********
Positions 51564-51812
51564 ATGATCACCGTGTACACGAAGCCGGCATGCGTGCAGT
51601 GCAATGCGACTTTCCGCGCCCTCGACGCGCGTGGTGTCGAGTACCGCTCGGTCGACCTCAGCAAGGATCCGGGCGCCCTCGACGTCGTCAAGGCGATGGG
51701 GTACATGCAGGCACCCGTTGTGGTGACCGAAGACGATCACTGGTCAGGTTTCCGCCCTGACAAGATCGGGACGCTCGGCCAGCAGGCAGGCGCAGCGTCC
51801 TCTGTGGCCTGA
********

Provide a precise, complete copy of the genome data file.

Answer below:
Positions 51564-51812
51564 ATGATCACCGTGTACACGAAGCCGGCATGCGTGCAGT
51601 GCAATGCGACTTTCCGCGCCCTCGACGCGCGTGGTGTCGAGTACCGCTCGGTCGACCTCAGCAAGGATCCGGGCGCCCTCGACGTCGTCAAGGCGATGGG
51701 GTACATGCAGGCACCCGTTGTGGTGACCGAAGACGATCACTGGTCAGGTTTCCGCCCTGACAAGATCGGGACGCTCGGCCAGCAGGCAGGCGCAGCGTCC
51801 TCTGTGGCCTGA